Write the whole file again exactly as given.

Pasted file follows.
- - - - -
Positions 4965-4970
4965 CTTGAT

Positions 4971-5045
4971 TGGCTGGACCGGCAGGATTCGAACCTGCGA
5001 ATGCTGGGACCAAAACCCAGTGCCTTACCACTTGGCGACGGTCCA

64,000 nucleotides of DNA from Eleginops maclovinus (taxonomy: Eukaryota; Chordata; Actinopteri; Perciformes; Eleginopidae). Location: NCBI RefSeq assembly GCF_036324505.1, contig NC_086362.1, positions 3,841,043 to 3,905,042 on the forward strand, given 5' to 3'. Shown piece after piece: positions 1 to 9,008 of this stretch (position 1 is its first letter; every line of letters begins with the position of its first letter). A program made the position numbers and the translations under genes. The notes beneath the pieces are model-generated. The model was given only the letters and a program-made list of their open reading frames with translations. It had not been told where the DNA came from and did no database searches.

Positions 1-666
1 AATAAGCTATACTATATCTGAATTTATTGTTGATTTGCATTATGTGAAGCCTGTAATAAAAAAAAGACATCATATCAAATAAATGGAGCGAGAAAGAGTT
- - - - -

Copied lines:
Positions 4965-4970
4965 CTTGAT

Positions 4971-5045
4971 TGGCTGGACCGGCAGGATTCGAACCTGCGA
5001 ATGCTGGGACCAAAACCCAGTGCCTTACCACTTGGCGACGGTCCA

64,000 nucleotides of DNA from Eleginops maclovinus (taxonomy: Eukaryota; Chordata; Actinopteri; Perciformes; Eleginopidae). Location: NCBI RefSeq assembly GCF_036324505.1, contig NC_086362.1, positions 3,841,043 to 3,905,042 on the forward strand, given 5' to 3'. Shown piece after piece: positions 1 to 9,008 of this stretch (position 1 is its first letter; every line of letters begins with the position of its first letter). A program made the position numbers and the translations under genes. The notes beneath the pieces are model-generated. The model was given only the letters and a program-made list of their open reading frames with translations. It had not been told where the DNA came from and did no database searches.

Positions 1-666
1 AATAAGCTATACTATATCTGAATTTATTGTTGATTTGCATTATGTGAAGCCTGTAATAAAAAAAAGACATCATATCAAATAAATGGAGCGAGAAAGAGTT